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.Wansdyke Project 21
is part of
Vortigern Studies

VORTIGERN STUDIES

 
 

Wansdyke from West to East
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'Mid' Wansdyke 6
Robert Vermaat

old maps
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maps of
Section 6


Section 6:
From the river Avon to Morgan's Hill
Wiltshire
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  click here for directions to Section 6

If East and West Wansdyke, whch I believe, formed one part, there should be traces of it reaching the east back of the river Avon south of Lacock. However, no immediate traces can be found. Dominating this stretch of the Avon south of Chippenham is the western edge of the Marlborough Downs, especially Bowden Hill, which can be seen from as far away as the Cotswolds. It seems inexplicable that the builders of Wansdyke, even though they may have been building only East Wansdyke, did not make use of this point. The problem is, we do not know if they did or not. Even the Roman Road, which rises from the floodplain and climbs the flank of Bowden Hill, disappears completely when it reaches Spye Park.

Only in the middle of the Park, traces of the agger of the road are found and were excavated by Anthony Clark over the course of 4 years before 1958, but revealed no trace of a revealing defensive ditch. This points to a conclusion that either Wansdyke did not exist here, or that it used the agger of the Roman Road as it may have done from Bath to here. Another speculative solution would be that it should be looked for between the hillfort at Naish Hill Farm and Verlucio/Sandy Lane, which was a not unimportant station on the London-Bath road during Roman times. A minor road still runs between the hillfort and the village, though no-one has yet come up with any report of a bank or ditch, only with failures to find any trace. I fear therefore that we should rule out the option of the existance of Wansdyke here, and accept either the use of the Roman Road as a demarcation line, or the complete discontinuation of Wansdyke on the stretch between the Avon and Morgan's Hill. May the reader choose wisely.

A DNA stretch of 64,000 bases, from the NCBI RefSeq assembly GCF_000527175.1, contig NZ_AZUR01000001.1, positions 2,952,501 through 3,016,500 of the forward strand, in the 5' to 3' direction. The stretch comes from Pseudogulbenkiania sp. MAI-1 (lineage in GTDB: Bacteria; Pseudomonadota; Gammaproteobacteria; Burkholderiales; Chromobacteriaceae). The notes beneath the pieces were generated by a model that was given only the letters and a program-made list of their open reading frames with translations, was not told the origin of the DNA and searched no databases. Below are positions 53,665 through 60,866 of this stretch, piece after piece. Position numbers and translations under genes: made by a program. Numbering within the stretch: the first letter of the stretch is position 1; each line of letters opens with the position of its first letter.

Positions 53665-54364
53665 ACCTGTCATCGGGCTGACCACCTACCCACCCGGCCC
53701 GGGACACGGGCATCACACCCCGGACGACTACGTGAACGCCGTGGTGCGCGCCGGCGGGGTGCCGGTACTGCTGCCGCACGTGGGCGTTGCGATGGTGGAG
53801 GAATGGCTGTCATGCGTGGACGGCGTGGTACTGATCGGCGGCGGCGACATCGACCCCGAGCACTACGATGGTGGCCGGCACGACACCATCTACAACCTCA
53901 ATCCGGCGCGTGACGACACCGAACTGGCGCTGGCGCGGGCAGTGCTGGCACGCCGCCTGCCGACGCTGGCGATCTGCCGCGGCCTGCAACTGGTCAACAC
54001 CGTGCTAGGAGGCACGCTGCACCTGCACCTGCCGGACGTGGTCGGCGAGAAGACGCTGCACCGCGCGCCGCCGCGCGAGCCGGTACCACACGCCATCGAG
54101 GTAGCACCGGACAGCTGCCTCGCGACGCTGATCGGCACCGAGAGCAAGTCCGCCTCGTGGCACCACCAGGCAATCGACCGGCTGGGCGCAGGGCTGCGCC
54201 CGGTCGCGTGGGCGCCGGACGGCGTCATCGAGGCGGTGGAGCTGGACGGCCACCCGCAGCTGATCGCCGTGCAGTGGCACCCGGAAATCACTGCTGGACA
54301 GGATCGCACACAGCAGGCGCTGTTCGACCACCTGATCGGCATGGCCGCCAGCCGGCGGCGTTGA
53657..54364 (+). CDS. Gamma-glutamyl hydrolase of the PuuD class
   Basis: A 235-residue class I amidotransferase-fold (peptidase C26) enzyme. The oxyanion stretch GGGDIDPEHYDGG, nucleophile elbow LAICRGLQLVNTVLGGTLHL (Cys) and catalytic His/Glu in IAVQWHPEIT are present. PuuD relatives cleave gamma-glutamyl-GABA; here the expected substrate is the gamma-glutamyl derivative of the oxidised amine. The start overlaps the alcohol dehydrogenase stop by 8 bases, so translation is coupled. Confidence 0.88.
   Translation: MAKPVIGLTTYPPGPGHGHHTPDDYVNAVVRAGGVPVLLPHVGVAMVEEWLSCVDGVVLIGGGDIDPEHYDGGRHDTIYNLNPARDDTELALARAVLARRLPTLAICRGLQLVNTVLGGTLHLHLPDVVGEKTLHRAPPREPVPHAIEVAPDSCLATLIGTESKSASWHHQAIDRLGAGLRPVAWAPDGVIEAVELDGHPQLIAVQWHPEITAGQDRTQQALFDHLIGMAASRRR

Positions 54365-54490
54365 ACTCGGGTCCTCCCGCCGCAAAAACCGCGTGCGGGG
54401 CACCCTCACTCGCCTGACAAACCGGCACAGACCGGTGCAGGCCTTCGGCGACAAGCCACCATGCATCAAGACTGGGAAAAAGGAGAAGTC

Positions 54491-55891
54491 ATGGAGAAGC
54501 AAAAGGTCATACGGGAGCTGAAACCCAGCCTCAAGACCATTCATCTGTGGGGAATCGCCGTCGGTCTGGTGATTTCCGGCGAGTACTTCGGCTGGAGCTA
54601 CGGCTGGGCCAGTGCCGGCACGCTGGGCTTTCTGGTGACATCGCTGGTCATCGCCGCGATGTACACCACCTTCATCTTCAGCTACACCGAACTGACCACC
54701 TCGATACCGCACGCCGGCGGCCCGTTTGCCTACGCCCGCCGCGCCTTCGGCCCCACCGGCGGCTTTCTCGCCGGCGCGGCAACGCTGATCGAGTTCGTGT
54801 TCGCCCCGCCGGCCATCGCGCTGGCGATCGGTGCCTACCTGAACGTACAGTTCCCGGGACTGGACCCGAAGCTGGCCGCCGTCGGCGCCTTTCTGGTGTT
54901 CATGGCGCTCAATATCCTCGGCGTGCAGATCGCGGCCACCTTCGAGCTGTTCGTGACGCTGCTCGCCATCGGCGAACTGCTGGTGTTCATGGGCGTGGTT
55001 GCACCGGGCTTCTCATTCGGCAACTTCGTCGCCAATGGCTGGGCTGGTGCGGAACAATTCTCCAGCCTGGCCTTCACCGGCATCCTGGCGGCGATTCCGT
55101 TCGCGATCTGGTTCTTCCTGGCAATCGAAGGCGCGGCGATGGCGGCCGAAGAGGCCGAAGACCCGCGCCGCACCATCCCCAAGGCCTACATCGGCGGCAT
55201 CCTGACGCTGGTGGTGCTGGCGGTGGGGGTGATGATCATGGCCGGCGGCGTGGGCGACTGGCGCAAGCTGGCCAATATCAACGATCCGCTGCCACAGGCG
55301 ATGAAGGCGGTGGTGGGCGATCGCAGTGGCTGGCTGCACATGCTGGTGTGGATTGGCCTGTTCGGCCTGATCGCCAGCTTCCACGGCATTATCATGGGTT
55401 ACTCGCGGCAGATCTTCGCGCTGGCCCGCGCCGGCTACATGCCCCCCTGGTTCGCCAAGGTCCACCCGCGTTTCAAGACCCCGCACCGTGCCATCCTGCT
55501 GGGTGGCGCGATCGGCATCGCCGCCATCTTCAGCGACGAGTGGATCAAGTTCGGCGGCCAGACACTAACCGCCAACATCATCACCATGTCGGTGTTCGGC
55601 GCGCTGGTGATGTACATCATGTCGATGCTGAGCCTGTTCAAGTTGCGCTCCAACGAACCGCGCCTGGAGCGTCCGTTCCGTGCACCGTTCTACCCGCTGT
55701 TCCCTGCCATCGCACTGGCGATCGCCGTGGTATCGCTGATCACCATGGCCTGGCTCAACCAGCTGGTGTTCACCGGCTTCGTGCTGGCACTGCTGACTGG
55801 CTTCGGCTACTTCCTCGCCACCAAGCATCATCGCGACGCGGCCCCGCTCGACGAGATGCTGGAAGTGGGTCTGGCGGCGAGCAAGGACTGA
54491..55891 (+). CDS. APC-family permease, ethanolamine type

From the Avon through Spye Park.

Line of Roman Road (and Wansdyke?) across Spye Park, 1926.On, then, with the description of the Roman Road through Spye Park. The Roman Road, when crossing the river Avon, first comes across an earthwork, which may have been a Roman toll or a ferry-station. The agger can be seen here for a short distance as well, before vanishing again as it climbs the flank of Bowden Hill. Here, even the track of the Roman Road has been lost, and the steep flank and deep valleys must have presented the Roman engineers with no few problems. East of Spye Park House, we can see the agger again, where the road makes a sharp turn through one of those valleys. West of Wans House, the straight track of the Roman Road is formed by a large bank, as can be seen from the 1926 drawing (click here to enlarge). The Roman Road suddenly turns southeast after crossing the A 342 at Wans House, and back east at Bell Farm, but has again been lost from sight from that point on.

Roman Road looking towards Morgan's Hill north of Heddington Wick, 1926.The Roman Road, visible in 1926 as a low bank but now marked by a fence, runs dead east, while slowly climbing the Downs. South of the village of Stockley, the road is seen again as it emerges from Harley Farm. The drawing shows the Roman Road looking towards Morgan's Hill north of Heddington Wick, as drawn in 1926 (click here to enlarge). Even more is visible directly east of the Quemerford – Bishops Cannings road at Smallgrain Plantation, where the Roman Road climbs the flank of Morgan’s Hill. This part is one of the best sections of the Roman road, and the only which can be walked. Here the bank and ditch assume very imposing proportions, until after 1.5 miles, Wansdyke and the Roman Roman finally part ways. The Roman road will keep to the Kennet valley, while Wansdyke keeps to the hills. From that point, Wansdyke reaches its most impressive heights, while finding its own winding way again across the great open Marlborough Downs.

Directions to Section 6 can be found here.

Follow Wansdyke further through Section 7.

Bibliography

  • Burrow, Edward J. (1926): Wansdyke and the Roman Road, in: Major and Burrow: The Mystery of Wansdyke, pp. 79-91.*
  • Clark, Anthony (1958): The Nature of Wansdyke, in: Antiquity 32, pp. 89-97.*
  • Crawford, O.G.S. (1960): Archaeology in the Field, (London).*
  • Fox, Cyril and A. Fox (1958): Wansdyke reconsidered, in: Archaeological Journal 115, pp. 1-48.*

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